Affidavits 1. Charles T. Langham, Jr.
Among the evidence Defendants submitted in support of their motion for summary judgment is an affidavit sworn by Charles T. Langham, Sr.'s son, Charles T. Langham, Jr. ("Langham, Jr."). (Doc. 29-1). In the affidavit, Charles Langham Jr. stated that his father is the sole owner and proprietor of Charles Langham Logging, which is not a legal entity separate from Charles T. Langham, Sr. Langham, Jr. stated that he had worked off and on for his father at CLL for over the last 30 years, and averred that he knows firsthand how his father manages the business and conducts its day-to-day operations. Charles Langham, Jr. further stated that, "to the best of [his] knowledge," Charles Langham Logging has not employed more than eight employees in its logging operations during any one workweek at any time during the last three years, which is the relevant time period for Plaintiff Beard's Complaint. (Id.; see also Docs. 1, 9). Langham, Jr. averred that he reviewed time sheets kept in the normal course of business by CLL, and he listed in the affidavit the number of employees for each workweek during the three-year relevant time period. (Doc. 29-1). In no week does the number of employees per week listed in the affidavit exceed eight. (Id.) Langham, Jr. explained the assumptions he used to calculate the number of employees for each week: (1) Charles T. Langham, Sr. was not included in the employee count. Langham, Jr. stated that his father the sole owner and proprietor of CLL, does not take a salary from the company, and that he only withdraws money from the business if a net profit is realized. (Id.) (2) Langham, Jr. did not include CLL's bookkeeper in the employee count. (Id.) The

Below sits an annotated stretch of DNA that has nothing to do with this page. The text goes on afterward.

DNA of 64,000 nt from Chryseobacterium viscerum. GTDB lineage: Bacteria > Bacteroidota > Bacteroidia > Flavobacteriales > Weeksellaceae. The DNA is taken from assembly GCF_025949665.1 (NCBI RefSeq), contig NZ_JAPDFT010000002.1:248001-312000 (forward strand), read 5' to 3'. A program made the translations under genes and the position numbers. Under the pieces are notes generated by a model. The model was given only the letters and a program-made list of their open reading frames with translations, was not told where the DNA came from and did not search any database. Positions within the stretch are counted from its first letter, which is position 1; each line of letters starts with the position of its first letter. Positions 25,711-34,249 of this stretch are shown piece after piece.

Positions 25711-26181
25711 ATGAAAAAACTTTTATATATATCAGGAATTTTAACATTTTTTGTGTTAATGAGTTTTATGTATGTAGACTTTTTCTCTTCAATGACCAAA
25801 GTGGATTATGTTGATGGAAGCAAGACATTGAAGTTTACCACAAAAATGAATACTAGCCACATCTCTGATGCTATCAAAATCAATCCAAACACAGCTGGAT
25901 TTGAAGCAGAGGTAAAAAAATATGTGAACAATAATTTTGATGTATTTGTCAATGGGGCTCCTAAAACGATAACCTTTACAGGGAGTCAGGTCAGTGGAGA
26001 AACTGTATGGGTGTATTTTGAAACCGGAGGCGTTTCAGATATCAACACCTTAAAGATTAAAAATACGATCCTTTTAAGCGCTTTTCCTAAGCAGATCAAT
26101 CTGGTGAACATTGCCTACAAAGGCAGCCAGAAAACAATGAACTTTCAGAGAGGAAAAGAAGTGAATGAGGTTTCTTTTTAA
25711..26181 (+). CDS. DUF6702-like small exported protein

affidavit explained that CLL has generally employed one bookkeeper to handle payroll each week, that the bookkeeper works no more than 10 to 15 hours per week, and that the bookkeeper does not do any logging operations. (Id.) (3) The contract haulers that CLL hires to transport logs to the sawmill were not counted as employees. (Id.) Langham, Jr. averred that CLL contracts with haulers who own their own trucks, pay for their own fuel, and perform their own maintenance on the trucks. (Id.) He further stated that the haulers typically perform work for other logging companies in the area, and that CLL never required the loggers to pick up a load from CLL and transport such a load to the mill. (Id.) According to Langham, Jr., CLL would contact the individual haulers each week to see if they would be interested in hauling logs, and would advise interested haulers where CLL would be operating that week, when the logs would likely be ready for transport, and when to transport the logs. (Id.) The affidavit states that "CLL exerted no other supervision or control over these contract haulers," and Langham, Jr. explained that because CLL's logging operation "is on a very small scale with only one logging crew . . . it is not economical or feasible for [CLL] to have [its] own log trucks to transport the logs from the landowner's site to the mill." (Id.) 2. Thomas Alvin Christian In conjunction with filing their reply brief, Defendants submitted a second affidavit, one sworn by Thomas Alvin Christian ("Christian"), the principal of Thomas Christian Trucking, a thirty-year-old company that has performed contract hauling for CLL over the last three years. (Doc. 39-1). Christian stated that his company provides contract hauling services to many different logging companies based in the Hale County area. (Id.) Christian further averred that he: owns the